1. I also enjoyed Matrix! I can also recommend The Secret Lives of Church Ladies. Since it’s a collection of short stories you can read them all through quickly or choose just a few that capture your interest.

  2. Love your “choose well” bracelet. I just picked up Rules of Civility after hearing about it in One great Book podcast by Anne Bogel. It’s by Amor Towles. I loved his “A gentleman in Moscow”.

  3. I have several books on my nightstand that I might not finish.
    It’s odd because I tend to choose relatively carefully before I order them from the library but I’ve read quite a bit in 2022 (well, a lot for me; 34 books so far…I know of someone who is up to 70 already) and feel like at this point I a) need a little break from reading and b) if I’m going to read, want it to be very compelling.

    I always feel guilty or worry if I just give the book a bit longer I’d love it/therefore am missing some great wisdom or plot. But I have to sit with the discomfort because life is too short to read bad books – or even to read good books I don’t feel like reading.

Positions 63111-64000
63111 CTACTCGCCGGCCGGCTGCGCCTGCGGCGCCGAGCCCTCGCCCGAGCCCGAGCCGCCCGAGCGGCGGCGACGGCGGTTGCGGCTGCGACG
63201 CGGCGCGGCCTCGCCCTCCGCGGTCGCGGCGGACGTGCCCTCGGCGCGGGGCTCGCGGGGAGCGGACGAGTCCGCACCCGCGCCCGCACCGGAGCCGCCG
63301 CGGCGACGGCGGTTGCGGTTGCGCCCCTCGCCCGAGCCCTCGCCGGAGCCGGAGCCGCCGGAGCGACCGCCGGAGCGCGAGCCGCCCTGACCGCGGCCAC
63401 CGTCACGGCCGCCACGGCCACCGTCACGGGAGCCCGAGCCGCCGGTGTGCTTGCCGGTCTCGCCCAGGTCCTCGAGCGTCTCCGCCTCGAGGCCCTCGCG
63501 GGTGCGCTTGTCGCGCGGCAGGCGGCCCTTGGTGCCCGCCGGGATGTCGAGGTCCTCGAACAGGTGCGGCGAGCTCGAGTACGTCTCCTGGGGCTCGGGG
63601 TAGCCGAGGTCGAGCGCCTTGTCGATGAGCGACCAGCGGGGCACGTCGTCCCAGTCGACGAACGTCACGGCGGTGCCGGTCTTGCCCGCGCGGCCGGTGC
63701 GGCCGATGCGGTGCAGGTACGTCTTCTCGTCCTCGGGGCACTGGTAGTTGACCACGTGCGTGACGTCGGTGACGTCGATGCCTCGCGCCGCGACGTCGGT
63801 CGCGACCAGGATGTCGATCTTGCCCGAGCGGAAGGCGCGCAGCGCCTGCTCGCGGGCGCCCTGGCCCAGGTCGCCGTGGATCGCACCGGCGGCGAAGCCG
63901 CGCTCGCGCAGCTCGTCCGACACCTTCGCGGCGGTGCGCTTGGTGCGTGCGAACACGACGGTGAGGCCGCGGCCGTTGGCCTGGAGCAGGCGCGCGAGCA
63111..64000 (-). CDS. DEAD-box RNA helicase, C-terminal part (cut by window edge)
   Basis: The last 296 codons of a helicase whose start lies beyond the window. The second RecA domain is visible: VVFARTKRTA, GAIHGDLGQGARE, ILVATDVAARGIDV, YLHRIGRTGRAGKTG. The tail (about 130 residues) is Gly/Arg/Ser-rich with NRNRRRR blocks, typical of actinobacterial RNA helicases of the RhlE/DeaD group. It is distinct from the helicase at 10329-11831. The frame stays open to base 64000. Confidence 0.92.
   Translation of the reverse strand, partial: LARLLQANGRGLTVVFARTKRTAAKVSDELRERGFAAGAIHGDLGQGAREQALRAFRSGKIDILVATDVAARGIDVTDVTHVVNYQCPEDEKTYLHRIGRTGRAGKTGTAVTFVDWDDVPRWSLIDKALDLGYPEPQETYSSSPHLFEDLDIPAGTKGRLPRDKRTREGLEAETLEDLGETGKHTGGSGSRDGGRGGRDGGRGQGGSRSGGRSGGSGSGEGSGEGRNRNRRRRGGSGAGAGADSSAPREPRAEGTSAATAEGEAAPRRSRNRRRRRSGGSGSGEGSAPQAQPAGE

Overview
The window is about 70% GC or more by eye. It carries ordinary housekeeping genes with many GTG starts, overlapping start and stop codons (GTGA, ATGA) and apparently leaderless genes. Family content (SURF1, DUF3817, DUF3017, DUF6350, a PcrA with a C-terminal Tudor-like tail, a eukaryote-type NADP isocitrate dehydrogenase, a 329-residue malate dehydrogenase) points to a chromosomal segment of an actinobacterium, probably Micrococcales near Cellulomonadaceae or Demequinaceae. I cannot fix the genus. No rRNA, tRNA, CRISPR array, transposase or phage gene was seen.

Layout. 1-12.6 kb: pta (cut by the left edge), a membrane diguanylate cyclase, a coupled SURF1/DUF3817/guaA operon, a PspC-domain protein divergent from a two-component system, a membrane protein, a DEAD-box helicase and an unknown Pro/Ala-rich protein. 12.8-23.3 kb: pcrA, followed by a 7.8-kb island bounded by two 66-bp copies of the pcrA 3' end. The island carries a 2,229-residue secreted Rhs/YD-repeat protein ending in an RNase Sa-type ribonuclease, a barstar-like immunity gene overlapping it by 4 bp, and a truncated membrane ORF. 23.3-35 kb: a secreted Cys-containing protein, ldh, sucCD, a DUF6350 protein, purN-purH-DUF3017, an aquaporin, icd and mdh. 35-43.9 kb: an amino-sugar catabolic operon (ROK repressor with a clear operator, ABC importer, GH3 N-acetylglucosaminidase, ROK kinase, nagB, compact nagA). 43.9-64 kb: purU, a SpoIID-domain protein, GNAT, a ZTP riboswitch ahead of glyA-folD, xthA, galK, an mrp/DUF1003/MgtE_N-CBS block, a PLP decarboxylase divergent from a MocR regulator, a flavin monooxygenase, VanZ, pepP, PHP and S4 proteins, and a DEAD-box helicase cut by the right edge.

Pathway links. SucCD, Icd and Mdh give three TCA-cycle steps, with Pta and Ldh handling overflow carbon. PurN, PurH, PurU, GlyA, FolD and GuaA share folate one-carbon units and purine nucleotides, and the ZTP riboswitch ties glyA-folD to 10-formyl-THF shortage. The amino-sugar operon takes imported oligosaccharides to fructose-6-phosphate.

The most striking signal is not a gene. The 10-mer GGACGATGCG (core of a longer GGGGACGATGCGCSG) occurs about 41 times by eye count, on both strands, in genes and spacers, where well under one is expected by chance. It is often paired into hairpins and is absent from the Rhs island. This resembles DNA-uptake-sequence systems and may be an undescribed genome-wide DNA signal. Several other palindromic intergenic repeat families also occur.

4. Anne Bogel really empowered me to DNF books. Prior to reading her blog/listening to her podcast where she often talks about DNF’ing books, I would soldier through books and finish them. Now I value my time and recognize that there are too many books out there to push myself to read something that isn’t working for me. I will almost always force myself to finish a book club book so I can discuss it. I think I’ve only given up once. The only book I’ve DNF’d this year is “Wintering.” It’s a non-fiction book that is quite popular but it rubbed me the wrong way so I gave up on it!

  5. I too am one of those people who likes to complete things, books in particular. I used to really drag myself to finish whatever I’d started reading. But then I realized that if my intention for time invested in reading is to be pleasurable, but was instead feeling like a chore, I should have no guilt abandoning a book if it doesn’t catch. I even created a bookshelf on my Goodreads app called “Life’s too short” to remind me that putting down one book would enable me to pick up another! Two of my favourite recent reads are “Maybe you should talk to someone” by Lori Gottlieb and “The Push” by Ashley Audrain.

  6. I put aside “The Turnout” at the beginning of Part II meaning to come back to it at some point. Actually, I have not decided for sure if I want to finish it. However, since it is an audiobook I may fit it into my rotation for reading during my walks at some point.